As you may have heard, one of the best ways for babies to explore their world and get a little exercise is through regular “tummy time.” Tummy time simply means placing baby in a safe spot on their stomachs for short periods of time in to strengthen muscles that are essential for mastering gross motor skills such as crawling, climbing and walking. Regular tummy time can also help prevent positional plagiocephaly, also know as “flat head syndrome” that can develop due to extended periods of time lying on their backs or reclined in bouncers, car seats and baby swings. Here are a few helpful tummy time tips to help you get started.
When it comes to tummy time, you’ll want to start early–healthy babies can begin at around a week old. Keep in mind, babies usually cry and struggle with the position at first, but don’t give up. The key is to keep sessions short–three to five minutes at first, and don’t hesitate to try even for a minute at a time if that’s what it takes for baby to get comfortable with it. You can even give baby a little boost by placing a breastfeeding pillow or rolled-up blanket under her chest to help keep her head elevated. Each session will get easier as baby gets stronger, and she’ll eventually enjoy exploring from that vantage point. Try to do at least two to three sessions per day.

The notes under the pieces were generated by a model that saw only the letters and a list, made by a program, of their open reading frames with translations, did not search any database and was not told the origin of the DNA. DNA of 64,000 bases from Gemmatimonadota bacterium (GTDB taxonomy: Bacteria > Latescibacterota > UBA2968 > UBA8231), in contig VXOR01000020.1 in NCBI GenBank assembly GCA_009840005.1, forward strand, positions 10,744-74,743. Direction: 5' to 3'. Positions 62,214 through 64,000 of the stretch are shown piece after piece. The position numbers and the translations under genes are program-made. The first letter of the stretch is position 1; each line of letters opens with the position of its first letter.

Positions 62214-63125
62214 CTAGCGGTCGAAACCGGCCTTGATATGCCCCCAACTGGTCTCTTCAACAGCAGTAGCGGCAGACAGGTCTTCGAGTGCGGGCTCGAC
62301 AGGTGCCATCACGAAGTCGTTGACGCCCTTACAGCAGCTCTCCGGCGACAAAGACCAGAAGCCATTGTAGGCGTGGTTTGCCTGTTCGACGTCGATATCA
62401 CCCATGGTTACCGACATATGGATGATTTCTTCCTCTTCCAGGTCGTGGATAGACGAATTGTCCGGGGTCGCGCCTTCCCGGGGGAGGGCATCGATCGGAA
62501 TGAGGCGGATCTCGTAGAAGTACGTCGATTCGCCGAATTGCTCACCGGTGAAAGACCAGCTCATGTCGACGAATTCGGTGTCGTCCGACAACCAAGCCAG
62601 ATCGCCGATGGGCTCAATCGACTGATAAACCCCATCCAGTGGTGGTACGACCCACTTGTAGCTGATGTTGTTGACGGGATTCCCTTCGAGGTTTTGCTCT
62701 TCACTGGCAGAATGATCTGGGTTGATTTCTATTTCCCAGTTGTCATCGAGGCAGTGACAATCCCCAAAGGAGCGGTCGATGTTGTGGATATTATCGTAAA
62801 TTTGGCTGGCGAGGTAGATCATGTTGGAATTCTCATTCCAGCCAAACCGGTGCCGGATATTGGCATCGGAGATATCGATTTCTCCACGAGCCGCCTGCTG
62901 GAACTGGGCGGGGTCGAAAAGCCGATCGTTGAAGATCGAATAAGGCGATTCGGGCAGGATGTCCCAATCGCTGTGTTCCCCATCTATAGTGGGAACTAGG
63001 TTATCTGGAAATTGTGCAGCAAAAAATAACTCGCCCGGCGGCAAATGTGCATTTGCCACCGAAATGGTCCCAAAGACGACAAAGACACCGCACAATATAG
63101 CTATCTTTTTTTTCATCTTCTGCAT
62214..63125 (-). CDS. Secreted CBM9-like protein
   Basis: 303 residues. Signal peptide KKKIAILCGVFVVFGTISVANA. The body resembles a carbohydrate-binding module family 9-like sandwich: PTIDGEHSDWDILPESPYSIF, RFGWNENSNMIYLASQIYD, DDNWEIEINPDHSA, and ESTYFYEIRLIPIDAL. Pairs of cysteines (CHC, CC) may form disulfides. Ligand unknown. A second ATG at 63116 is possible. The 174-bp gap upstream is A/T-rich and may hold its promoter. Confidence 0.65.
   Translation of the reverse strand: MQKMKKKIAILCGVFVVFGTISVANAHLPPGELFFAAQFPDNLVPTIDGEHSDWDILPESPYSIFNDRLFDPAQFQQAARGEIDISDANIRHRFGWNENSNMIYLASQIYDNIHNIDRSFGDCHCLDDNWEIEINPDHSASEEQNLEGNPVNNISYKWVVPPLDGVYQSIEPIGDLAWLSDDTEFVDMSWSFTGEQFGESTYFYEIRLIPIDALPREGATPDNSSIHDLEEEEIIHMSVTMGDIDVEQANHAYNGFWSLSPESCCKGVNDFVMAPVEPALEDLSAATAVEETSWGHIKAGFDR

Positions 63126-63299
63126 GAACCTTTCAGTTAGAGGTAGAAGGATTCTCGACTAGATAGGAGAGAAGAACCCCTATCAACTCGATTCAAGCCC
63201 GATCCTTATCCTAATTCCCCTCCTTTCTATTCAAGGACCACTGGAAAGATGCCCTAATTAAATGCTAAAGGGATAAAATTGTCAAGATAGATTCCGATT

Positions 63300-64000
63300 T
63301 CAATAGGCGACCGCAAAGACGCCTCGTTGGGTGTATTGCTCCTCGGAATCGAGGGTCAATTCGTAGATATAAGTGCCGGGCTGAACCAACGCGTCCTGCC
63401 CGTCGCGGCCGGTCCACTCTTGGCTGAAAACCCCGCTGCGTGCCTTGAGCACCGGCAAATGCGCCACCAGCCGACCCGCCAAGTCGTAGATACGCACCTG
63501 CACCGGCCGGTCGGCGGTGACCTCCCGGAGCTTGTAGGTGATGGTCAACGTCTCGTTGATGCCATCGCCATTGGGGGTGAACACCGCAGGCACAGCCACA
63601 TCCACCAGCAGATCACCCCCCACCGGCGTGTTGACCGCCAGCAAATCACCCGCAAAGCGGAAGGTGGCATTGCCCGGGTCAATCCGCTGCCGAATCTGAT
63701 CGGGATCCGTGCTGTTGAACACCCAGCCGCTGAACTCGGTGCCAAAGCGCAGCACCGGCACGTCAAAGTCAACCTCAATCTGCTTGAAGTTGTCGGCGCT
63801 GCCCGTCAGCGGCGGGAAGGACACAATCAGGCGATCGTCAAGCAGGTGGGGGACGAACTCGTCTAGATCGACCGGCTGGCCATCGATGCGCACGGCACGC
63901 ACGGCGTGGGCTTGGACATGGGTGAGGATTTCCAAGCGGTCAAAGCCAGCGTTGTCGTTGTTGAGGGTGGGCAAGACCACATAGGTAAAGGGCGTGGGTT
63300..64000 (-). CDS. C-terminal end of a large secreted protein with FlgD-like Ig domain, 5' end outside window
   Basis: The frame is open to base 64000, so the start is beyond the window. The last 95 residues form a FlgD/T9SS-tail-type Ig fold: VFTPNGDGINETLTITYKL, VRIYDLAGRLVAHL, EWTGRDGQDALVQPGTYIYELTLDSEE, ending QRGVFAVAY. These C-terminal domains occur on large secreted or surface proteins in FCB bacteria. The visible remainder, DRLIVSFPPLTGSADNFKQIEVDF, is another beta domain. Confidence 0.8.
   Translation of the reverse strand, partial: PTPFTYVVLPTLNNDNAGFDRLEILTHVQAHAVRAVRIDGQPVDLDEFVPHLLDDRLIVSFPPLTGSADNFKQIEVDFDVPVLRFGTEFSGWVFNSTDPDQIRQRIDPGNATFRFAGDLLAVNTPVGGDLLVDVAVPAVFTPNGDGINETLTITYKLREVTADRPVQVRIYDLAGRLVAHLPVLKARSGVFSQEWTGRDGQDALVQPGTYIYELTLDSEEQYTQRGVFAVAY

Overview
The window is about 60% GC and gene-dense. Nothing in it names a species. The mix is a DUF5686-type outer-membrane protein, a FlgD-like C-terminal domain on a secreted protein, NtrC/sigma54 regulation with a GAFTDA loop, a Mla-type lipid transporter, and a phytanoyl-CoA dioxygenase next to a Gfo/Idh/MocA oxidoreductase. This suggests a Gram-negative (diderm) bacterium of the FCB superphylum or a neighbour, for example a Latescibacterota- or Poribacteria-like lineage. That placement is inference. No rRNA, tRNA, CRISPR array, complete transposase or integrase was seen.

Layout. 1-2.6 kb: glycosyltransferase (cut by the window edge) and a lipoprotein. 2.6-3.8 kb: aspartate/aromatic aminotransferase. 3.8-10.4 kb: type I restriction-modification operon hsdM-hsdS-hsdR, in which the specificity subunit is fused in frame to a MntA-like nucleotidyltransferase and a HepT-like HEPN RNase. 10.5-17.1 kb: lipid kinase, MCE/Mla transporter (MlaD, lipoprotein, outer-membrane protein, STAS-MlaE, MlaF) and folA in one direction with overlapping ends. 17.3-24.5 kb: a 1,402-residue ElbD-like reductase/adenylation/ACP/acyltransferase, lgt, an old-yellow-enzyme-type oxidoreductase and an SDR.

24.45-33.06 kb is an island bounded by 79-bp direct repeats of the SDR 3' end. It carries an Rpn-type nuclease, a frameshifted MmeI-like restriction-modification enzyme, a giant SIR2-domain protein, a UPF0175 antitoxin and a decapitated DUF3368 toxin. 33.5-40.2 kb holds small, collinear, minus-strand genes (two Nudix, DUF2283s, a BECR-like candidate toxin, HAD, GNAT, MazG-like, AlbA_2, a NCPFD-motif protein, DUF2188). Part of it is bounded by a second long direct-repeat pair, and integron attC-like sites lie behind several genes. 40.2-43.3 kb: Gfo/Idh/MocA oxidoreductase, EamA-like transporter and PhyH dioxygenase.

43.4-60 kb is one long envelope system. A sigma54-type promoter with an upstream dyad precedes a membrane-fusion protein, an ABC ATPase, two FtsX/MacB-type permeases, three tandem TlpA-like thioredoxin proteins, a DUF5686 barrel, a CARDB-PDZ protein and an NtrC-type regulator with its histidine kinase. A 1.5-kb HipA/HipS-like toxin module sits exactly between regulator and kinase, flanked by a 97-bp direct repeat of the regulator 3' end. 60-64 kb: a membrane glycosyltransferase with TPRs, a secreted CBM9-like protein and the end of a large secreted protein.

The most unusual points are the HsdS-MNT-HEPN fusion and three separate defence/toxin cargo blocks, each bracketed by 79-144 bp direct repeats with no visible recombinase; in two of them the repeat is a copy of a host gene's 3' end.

Create a Clean, Comfortable Environment
Be sure the floor where your baby will be laying is vacuumed and completely free of any small items. Avoid cleaning the area with any harsh chemicals. Then spread out a blanket or play mat on the floor/rug.
Get on the Floor
Tummy time can be bonding time too. To make it a playful experience for baby, get down on the floor with your baby and engage face to face by talking and singing.
Place Sensory Items All Around
Place age-appropriate sensory toys to each side of your baby’s hands and slightly in front of them. This will ensure your baby is exploring the world from all angles and strengthening muscles equally. If you notice your baby tends to favor tilting his head in one direction over another, or has limited neck movement, he may have a condition called torticollis. It’s nothing to be alarmed about–some babies are born with it, but it can be resolved with simple exercises as prescribed by your baby’s pediatrician.
Use a Mirror
Babies love studying faces–even cute little ones that look like themselves! To add smiles to tummy time, hold or place a child-safe mirror in front of or to the side of your baby as she lays there.